Saturday, August 23, 2008

Raise the bar and hit your stride

English is chock full of figures of speech. More than you can shake a stick at. It drives speakers of another languages crazy--just ask Jessica, who's "tired and sick of it." (Of course Jessica is actually one of the most fluent English-as-a-second-language speakers you could ever hope to meet.)

But it's never occurred to me how many of our figures of speech come from track and field:

Jump the hurdle.
Raise the bar.
Stumble at the finish line.
Toe the line.
Cross the finish line.
False start.
Ready set go.
Pass the baton.
The home straight.
Second wind.
Set the pace / pace yourself.
Hit your stride.
Finish in record time.
Fast track.
Trial run.
Victory lap.
Take the lead.
Pick up the pace.
The last leg.
Jump the gun.

What else?


  1. Jessica and I just had a conversation about this as a result of your blog. She was a bit confused about what you were talking about and is now feeling a bit sheepish, but she gets it.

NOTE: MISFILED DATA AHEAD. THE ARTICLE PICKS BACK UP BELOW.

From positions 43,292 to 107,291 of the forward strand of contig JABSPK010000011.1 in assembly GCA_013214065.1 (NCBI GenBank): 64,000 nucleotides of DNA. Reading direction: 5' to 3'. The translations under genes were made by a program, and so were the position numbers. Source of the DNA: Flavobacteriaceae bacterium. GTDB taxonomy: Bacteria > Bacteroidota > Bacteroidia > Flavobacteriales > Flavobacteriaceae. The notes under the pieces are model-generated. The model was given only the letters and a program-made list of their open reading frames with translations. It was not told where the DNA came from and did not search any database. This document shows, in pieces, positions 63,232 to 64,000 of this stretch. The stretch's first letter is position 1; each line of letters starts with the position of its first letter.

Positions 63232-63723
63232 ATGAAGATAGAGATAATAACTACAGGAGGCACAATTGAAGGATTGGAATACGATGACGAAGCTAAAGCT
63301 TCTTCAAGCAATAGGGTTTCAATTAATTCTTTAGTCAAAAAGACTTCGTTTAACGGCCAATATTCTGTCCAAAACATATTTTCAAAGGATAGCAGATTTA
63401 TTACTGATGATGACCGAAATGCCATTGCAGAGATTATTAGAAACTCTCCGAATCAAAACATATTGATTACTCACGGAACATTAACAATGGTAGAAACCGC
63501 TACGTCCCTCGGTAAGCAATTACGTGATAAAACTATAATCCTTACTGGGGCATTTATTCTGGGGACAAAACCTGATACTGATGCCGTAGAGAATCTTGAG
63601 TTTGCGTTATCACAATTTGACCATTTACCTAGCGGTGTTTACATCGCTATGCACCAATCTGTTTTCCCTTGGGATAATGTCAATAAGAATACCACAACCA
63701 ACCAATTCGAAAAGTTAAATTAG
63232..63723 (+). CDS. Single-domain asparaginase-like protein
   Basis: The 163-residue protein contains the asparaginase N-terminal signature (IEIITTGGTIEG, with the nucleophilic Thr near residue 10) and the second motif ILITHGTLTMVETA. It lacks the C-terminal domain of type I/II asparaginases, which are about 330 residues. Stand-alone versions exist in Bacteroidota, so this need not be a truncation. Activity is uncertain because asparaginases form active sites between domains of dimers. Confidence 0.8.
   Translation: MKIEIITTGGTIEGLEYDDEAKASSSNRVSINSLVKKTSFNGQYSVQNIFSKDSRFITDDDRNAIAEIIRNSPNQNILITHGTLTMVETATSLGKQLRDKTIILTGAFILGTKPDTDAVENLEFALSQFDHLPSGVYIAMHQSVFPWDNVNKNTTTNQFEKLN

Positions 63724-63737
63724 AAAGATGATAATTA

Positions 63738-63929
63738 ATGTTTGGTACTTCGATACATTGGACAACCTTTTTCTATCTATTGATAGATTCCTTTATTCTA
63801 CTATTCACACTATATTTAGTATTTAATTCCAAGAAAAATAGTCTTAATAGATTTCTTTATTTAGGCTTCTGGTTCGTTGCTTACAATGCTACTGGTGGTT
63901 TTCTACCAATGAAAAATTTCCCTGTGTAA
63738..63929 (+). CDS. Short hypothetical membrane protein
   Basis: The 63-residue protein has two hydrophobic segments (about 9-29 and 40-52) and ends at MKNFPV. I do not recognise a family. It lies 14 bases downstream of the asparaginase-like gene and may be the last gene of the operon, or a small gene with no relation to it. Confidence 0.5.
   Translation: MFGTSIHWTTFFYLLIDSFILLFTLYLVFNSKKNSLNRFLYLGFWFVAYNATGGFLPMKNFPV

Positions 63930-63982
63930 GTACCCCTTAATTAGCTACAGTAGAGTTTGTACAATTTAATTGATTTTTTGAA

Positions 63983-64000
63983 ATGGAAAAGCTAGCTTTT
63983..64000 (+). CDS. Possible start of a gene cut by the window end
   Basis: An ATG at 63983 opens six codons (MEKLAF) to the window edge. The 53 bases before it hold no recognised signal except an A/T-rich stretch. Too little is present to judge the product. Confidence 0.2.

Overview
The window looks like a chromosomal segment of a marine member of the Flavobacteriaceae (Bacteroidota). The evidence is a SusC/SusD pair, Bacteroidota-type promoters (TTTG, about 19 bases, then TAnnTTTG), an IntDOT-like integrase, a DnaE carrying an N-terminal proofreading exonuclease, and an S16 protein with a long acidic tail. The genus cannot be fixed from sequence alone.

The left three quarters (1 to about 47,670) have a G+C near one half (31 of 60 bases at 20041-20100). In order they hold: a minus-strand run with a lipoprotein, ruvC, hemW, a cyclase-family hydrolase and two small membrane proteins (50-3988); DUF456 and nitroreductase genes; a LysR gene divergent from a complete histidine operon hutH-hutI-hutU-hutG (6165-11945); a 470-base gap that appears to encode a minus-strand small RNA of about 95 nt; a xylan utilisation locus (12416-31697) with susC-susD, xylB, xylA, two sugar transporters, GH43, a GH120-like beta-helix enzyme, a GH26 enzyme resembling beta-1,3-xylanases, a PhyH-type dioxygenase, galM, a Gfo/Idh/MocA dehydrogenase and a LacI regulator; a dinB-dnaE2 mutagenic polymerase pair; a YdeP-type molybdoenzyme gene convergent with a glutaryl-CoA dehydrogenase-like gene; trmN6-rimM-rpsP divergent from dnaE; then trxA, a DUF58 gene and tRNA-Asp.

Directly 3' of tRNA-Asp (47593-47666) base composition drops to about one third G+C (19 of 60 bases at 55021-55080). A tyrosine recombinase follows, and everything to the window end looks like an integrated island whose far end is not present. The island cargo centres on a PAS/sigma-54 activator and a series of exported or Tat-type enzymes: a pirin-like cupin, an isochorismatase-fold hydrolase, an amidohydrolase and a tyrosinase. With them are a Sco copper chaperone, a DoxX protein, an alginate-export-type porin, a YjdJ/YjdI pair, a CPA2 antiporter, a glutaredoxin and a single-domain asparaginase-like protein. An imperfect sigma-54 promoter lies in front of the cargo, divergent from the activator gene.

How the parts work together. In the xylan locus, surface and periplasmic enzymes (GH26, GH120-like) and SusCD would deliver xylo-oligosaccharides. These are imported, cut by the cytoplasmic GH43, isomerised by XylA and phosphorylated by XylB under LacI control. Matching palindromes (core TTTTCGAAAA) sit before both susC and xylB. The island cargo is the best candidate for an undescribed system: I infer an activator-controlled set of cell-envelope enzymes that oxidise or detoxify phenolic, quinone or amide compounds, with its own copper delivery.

She gets self-concious about stuff like that, but I think it is one of the funnest things about her. I like it that her command of the english language is not perfect.


  2. Yeah, it's kind of a treat to ever find some little thing Jessica doesn't say exactly right--because there are so few of them. It really is pretty impressive.

  3. What about "get off on the right foot"

    and from baseball: "have the bases covered"

  4. Hmm, Fall behind? Jump the gun? Not sure about those.